Weekend Roundup – June 8, 2018

As the summer in the county starts to pick up, so are events for Celebrate Water. Those who are participating in the year-long initiative all about protecting and celebrating the waters in the county, are filling up the summer with activities that can appeal to people of all interests. Here is a breakdown of what is happening with Celebrate Water throughout the month of June.

Many galleries have participated, and continue to participate, throughout the year. Edgewood Orchard Galleries in Egg Harbor, Margaret Lockwood Gallery in Sturgeon Bay, and Woodwalk Gallery in Egg Harbor continue their water themed art exhibits. A new exhibit at the Door County Community Foundation opened on June 2 that features works by Emmett Johns. At the end of the month, Cappaert Contemporary Gallery holds their opening reception for their July show, “Water and Wax.”

This weekend the Door County Library gears up to start a series of activities that all focus on shipwrecks, Great Lakes fish, and pollution. The series includes a number of programs including “Shipwrecks of Door County”, “Plastics in the Great Lakes”, “All the Water in the World”, and “Let’s Go Fishing for our Great, Great Lakes Fish.” All of the programs are presented by Anne Moser, Senior Special Librarian from the UW-Madison Wisconsin Water Library.

Live music events are also in the works this month for Celebrate Water. Birch Creek Music Performance dedicates one of their percussion concerts to the initiative with music from tropical shores. This year Celebrate Water will make an appearance at Steel Bridge Songfest, make sure to come by and see if you can spot Dewy!

Literature and informational programs round out the month of June. Write On, Door County hosts a reading program that is led by their writer-in-residence Dr. Debotri Dhar. The Door County Environmental Council brings in Todd Ambs to discuss water policy in a presentation that is sure to educate all of those in attendance.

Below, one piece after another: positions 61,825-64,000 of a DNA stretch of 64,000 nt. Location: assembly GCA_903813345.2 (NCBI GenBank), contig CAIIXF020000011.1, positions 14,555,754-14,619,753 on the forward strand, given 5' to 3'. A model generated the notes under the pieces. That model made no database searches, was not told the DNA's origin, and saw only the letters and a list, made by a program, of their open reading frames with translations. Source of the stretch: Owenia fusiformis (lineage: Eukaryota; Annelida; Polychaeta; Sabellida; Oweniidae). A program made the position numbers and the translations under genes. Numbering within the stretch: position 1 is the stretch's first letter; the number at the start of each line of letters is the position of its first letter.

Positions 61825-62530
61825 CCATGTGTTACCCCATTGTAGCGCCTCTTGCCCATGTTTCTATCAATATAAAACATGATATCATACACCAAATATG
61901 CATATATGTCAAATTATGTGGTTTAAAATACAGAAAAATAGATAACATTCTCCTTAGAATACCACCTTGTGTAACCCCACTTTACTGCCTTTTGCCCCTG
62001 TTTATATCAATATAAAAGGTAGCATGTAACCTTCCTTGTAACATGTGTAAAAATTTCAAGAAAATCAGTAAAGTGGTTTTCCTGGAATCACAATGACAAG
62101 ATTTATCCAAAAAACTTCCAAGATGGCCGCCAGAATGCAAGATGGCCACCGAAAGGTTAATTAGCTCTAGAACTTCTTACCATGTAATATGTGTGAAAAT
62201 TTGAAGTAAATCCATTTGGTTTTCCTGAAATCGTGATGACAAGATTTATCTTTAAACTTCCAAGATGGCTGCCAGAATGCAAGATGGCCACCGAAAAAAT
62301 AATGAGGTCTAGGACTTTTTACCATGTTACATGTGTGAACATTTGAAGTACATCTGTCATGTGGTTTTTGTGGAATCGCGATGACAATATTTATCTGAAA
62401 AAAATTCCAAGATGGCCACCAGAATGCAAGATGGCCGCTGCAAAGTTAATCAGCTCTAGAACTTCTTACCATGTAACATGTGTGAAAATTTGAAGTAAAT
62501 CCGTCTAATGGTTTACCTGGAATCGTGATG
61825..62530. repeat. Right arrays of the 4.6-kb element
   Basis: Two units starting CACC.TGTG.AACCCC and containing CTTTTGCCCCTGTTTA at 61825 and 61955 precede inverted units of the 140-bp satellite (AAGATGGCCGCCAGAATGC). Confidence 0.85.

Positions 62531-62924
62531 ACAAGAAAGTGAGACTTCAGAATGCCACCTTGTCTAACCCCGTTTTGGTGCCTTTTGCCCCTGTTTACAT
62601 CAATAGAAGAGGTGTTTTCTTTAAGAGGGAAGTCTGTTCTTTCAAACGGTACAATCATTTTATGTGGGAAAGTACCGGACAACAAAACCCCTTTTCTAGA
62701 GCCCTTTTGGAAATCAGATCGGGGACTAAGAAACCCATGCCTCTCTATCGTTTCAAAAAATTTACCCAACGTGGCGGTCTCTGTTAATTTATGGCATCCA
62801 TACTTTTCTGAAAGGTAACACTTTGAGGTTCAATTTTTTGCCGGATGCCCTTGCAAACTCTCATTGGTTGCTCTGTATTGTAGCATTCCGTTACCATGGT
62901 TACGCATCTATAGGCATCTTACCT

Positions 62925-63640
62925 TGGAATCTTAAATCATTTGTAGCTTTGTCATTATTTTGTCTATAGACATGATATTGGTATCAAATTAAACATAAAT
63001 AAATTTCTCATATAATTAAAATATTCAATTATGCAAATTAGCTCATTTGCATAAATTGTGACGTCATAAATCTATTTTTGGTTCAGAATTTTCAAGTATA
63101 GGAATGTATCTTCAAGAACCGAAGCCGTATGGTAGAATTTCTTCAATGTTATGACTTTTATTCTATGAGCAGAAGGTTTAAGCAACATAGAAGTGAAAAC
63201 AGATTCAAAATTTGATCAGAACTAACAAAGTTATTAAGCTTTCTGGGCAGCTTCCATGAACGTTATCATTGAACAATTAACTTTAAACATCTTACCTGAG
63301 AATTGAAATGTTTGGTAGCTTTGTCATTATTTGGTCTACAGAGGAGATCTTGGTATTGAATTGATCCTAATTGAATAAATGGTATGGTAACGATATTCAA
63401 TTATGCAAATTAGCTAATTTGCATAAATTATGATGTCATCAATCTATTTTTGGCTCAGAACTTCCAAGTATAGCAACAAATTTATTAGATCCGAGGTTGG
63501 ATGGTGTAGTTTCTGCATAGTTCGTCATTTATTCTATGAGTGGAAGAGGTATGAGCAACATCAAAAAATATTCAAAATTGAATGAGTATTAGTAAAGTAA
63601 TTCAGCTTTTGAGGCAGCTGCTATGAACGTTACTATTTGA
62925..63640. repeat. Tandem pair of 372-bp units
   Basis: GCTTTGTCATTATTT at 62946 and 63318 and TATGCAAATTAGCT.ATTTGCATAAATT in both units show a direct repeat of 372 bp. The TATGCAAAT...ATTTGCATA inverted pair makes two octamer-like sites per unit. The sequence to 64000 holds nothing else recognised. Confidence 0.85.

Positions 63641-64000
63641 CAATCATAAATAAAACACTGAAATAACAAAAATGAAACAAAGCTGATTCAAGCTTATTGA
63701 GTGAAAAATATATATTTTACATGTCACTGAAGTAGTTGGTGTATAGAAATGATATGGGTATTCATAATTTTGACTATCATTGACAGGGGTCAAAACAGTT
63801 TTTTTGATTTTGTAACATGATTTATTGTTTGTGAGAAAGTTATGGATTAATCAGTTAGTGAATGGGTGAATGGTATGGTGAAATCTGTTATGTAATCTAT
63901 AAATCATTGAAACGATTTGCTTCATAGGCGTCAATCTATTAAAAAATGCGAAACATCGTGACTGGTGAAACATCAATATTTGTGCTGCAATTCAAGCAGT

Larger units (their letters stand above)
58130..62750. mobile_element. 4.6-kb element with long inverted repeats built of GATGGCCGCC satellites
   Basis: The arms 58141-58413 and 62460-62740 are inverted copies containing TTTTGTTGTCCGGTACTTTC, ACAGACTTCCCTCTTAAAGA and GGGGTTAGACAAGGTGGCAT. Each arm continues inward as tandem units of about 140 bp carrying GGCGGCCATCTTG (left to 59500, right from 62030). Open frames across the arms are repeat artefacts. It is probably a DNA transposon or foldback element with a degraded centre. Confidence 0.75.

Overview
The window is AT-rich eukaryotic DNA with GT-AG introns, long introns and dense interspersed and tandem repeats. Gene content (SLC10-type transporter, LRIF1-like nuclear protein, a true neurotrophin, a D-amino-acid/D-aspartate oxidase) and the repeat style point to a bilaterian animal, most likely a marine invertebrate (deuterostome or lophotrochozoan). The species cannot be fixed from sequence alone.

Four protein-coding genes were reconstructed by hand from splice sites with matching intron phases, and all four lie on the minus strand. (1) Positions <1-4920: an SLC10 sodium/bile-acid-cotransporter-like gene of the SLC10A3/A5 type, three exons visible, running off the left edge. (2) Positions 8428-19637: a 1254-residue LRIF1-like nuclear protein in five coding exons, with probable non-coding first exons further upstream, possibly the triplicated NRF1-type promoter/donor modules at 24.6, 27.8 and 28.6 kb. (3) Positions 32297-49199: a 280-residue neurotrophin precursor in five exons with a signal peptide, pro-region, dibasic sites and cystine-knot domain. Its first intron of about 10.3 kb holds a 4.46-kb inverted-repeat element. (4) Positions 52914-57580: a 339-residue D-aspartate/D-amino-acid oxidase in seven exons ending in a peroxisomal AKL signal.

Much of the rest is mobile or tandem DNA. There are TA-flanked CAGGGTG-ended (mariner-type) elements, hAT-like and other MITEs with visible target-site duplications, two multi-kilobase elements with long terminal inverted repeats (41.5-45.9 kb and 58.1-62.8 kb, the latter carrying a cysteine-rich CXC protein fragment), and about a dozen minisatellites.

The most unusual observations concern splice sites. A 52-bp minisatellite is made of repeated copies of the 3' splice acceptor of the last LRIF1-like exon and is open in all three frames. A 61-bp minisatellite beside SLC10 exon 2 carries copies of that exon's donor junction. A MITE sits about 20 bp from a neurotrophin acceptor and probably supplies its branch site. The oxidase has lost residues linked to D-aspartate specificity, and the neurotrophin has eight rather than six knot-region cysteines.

All of this and more will be available throughout our year of celebrating.

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The Great Lakes make up 84% of North America’s surface fresh water and about 21% of the world’s supply of surface fresh water.

The Great Lakes water system is the largest inland shipping system in the world.

The only Great Lake entirely within the U.S. is Lake Michigan.

Lake Michigan’s shores hold the largest fresh water sand dunes in the world.

The Great Lakes were formed due to glacial movements that caused depressions in the earth that eventually filled with water.

Lake Michigan and Lake Huron are considered one lake hydrologically since they are connected by the Straits of Mackinac.

Although it falls under the category of what we define as a lake, Lake Superior acts more like an inland sea.

There are 9,000-year-old animal-herding structures below Lake Huron.

The Lake Huron shoreline extends 3,827 miles and encompasses 30,000 islands. It is the longest shoreline of the Great Lakes.

The water in Lake Erie is recycled every 2.6 years, the shortest of any Great Lake.


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